6 This is the dead land, 40This is the cactus land. Here the stone images Are raised, here they receive The supplication of a dead man’s hand Under the twinkle of a fading star. 45Is it like this, In death’s other kingdom Walking alone At the hour when we are Trembling with tenderness. 50Lips that would kiss Form prayers to broken stone. Repetition Allusion: to River Styx

7 The eyes are not here, There are no eyes here In this valley of dying stars, 55In this hollow valley, This broken jaw of our lost kingdoms. In this last of meeting places We grope together And avoid speech, 60Gathered on this beach of the tumid river Sightless, unless The eyes reappear As the perpetual star, Multifoliate rose 65Of death’s twilight kingdom. The hope only Of empty men. Repetition Depressing tone The Golden Bough offers an anthropological explanation; the Baganda (and African tribe) believe that the spirit of the dead clings to the jawbone. The jaw bone of their deceased king is made into an effigy and put in a temple. Again, since the bone is broken, any leadership that could have taken from the talisman is no longer available. Allusion: Dante’s Inferno The River Acheron, which the dead cross over as they pass into hell. Traditional symbol for God Allusion: Dante’s Paradiso Paradise was described as a “multifoliated rose” or a rose with many leaves. Also the rose is a traditional symbol for the Virgin Mary If the eyes reappear, so does hope and the possibility for salvation.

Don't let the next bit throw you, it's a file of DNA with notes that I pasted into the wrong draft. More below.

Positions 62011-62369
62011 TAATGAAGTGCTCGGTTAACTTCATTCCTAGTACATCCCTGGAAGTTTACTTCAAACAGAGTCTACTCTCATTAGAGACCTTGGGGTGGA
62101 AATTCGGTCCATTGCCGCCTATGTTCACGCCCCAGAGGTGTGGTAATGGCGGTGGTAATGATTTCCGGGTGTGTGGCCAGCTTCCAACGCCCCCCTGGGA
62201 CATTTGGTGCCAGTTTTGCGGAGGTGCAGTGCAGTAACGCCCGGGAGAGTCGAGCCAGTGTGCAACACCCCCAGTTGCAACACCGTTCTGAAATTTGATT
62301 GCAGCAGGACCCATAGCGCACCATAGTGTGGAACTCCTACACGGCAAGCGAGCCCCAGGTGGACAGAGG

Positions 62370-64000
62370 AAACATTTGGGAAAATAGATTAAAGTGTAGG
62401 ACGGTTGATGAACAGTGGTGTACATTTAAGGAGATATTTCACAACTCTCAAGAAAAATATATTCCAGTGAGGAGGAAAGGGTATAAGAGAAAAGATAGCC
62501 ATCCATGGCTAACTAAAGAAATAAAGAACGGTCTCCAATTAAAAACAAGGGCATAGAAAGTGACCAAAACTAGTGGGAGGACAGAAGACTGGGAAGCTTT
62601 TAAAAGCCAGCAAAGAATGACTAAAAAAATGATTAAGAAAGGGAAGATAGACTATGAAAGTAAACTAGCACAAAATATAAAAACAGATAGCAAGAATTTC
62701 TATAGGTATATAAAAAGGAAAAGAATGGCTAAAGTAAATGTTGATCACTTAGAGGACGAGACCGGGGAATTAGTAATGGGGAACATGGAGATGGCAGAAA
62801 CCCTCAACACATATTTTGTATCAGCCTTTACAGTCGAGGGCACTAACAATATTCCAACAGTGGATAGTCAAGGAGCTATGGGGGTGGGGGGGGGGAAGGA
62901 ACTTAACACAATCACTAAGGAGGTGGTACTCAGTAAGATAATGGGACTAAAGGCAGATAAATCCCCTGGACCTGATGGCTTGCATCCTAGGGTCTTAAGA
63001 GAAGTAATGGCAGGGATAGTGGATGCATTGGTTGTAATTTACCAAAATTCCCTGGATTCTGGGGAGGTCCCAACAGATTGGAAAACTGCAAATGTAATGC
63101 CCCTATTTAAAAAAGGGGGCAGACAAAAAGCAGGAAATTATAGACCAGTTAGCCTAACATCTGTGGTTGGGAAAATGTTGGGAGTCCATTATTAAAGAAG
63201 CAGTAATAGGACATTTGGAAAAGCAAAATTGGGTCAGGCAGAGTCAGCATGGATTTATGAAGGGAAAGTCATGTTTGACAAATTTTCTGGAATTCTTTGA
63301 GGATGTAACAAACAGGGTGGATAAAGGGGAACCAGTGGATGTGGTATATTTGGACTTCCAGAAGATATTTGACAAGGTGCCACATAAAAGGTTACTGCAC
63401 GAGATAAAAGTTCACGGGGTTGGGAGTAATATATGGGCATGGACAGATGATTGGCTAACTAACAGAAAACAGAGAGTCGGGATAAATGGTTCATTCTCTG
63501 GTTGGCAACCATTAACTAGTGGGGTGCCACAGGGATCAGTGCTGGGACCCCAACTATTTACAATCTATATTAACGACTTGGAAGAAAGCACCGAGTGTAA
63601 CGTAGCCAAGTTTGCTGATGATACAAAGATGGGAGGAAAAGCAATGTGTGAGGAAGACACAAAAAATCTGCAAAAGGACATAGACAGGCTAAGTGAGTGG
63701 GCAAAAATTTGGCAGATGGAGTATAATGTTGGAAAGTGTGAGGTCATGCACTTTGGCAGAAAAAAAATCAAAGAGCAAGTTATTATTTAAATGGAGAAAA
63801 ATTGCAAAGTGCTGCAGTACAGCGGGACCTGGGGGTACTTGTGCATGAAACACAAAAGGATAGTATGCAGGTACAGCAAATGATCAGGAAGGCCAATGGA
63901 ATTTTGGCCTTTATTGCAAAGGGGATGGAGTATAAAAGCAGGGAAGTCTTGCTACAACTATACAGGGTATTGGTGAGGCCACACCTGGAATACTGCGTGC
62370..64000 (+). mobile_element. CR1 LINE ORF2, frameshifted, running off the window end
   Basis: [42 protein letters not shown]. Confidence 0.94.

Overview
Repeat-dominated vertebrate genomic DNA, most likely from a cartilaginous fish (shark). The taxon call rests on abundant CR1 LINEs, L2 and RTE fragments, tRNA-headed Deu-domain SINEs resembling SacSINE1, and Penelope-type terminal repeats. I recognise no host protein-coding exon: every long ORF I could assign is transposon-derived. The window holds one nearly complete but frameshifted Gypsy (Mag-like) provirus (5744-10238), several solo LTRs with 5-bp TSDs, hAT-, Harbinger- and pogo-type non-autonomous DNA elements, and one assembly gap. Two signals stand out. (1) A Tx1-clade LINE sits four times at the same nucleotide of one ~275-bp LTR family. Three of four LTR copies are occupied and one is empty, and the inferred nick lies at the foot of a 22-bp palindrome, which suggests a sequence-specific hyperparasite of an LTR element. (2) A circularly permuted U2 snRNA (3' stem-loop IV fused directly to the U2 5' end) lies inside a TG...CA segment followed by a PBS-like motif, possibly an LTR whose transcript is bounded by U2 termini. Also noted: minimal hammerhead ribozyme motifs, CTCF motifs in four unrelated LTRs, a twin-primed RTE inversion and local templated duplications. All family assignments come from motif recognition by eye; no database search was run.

8 Here we go ‘round the prickly pear, Prickly pear, prickly pear. 70Here we go ‘round the prickly pear At five o’clock in the morning. Between the idea And the reality, Between the motion 75And the act, Falls the Shadow. For Thine is the Kingdom. Between the conception And the creation, 80Between the emotion And the response, Falls the Shadow. Children’s song: these lines parody a children's song that is derived from a fertility dance done around a mulberry bush 'on a cold and frosty morning'. A prickly pear is a desert cactus, continuing the desert imagery that is presented at the beginning of the third section of the poem. 5:00am is the traditional time of Christ's resurrection The Lord’s player Parallel structure Allusion to Julius Caesar